https://www.google.com/amp/amp.abc.net. ... e/10920500

Of course, not sure of the veracity of either publication.

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Thanks gergreg, the second one in particular I have seen before but it is enlightening on the challenges ahead. The transport sector is a major area of interest for me and the growth in emissions will only be arrested by moving away from petrol and diesel internal combustion engines. There are other less emissions intensive fuels which could be used such as compressed natural gas or liquid natural gas and in particular if blended with hydrogen will greatly reduce the levels of emissions. Plug in Hybrid Electric vehicles which use a small internal combustion engine to generate electric power to for an electric motor are also a useful technology in reducing emissions on the way to full electric vehicles. The posts I have made about 'million mile' batteries are a technology which may well have not only long life uses in passenger vehicles and homes but also for powering heavy transport.

The first of the links had a huge headline but the last paragraph was a massive disclaimer.
I really don't know how to respond. As far as I can tell a large part of your argument is based on Australia doing the absolute minimum possible on climate change because other countries are worse, and by minimum it simply means we meet our Paris Agreement targets - which we are tracking not to achieve and the countries which you claim are worse are actually tracking to meet their Paris Agreement targets quicker than required and better than Australia. Does that not change your thinking on this subject?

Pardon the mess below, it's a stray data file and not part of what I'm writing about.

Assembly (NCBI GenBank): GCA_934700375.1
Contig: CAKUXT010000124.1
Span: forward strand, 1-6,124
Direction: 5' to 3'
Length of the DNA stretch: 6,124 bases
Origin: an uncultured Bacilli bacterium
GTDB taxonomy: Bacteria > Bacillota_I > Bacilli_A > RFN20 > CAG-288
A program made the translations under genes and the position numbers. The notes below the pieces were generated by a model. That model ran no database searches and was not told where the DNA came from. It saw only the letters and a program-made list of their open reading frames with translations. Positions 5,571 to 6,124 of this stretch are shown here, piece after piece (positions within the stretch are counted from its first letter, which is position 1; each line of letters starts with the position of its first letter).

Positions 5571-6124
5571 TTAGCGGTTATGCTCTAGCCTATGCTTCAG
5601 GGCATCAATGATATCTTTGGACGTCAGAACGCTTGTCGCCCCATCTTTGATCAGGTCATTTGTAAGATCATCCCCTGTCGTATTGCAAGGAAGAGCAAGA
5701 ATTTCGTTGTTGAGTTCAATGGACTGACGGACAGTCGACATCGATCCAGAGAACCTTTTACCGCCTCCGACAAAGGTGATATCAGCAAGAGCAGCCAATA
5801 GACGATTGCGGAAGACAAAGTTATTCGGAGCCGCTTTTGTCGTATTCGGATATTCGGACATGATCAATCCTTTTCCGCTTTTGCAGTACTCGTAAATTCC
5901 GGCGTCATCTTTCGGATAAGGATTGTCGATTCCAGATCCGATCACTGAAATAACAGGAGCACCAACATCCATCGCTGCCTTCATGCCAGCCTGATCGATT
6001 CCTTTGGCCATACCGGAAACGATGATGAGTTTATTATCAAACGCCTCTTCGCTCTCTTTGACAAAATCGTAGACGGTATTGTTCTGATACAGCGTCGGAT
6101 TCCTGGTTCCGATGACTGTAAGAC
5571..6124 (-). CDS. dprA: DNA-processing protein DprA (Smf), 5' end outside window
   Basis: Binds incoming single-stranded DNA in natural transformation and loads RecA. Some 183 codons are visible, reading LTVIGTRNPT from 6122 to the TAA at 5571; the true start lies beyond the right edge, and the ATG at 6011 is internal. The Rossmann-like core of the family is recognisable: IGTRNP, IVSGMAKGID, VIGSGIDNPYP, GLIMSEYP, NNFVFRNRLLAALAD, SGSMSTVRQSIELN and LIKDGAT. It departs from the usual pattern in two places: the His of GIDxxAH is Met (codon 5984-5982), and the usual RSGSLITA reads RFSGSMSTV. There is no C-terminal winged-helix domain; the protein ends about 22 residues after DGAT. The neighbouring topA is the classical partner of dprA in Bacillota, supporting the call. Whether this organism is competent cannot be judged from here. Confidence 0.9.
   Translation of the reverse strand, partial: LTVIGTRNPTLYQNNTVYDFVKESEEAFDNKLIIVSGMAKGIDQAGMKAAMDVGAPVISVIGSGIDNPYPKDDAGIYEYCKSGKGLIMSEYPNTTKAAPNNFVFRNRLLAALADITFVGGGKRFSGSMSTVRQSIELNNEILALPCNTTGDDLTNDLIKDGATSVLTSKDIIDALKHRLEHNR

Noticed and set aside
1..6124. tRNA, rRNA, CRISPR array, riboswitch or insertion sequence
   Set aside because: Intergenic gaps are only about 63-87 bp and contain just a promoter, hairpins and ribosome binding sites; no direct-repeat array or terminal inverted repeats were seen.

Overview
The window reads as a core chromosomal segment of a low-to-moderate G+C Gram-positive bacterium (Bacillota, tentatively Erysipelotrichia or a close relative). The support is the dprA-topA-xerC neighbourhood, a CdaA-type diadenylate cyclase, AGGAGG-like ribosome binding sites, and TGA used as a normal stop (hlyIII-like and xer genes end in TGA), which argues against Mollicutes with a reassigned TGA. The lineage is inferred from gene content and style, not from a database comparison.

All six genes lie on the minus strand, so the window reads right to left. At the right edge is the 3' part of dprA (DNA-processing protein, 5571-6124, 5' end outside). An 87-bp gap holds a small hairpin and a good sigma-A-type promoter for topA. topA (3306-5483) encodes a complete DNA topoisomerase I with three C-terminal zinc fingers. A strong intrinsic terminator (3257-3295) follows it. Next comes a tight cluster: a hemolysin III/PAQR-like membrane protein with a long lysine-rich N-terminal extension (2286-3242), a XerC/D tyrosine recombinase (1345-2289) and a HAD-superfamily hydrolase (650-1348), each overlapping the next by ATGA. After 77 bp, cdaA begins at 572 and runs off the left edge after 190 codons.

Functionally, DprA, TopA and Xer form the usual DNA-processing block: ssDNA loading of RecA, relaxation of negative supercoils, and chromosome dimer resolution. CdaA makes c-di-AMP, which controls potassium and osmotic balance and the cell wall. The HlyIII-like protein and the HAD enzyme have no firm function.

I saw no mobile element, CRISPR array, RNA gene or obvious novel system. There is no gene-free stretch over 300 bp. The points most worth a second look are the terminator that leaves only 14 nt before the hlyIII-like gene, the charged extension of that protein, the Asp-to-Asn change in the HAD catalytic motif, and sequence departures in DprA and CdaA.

Like I said, I honestly don't know how to respond.

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Er no, to the bolded section. I am after World wide action on the issue and not limiting action to 'the few'. China gets to increase its emissions under the Paris Agreement. To say they may peak earlier than 2030 still means a massive increase in emissions. I don't know if you read the disclaimer in the NewScientist article or not. See below:
'However, Haikun and colleagues admit they didn’t analyse many small cities, which have the potential to develop more, so the real emissions may end up higher.' REAL EMISSIONS MAY END UP HIGHER. Hard to believe the worlds largest emitter is increasing emissions under the Paris Agreement. Does this not strike you as counter productive to the goal of reducing world emissions? Once again I applaud the honesty of those doing the research, but to pat the Chinese Communist Party on the back on the basis of this article is a bit premature don't you think?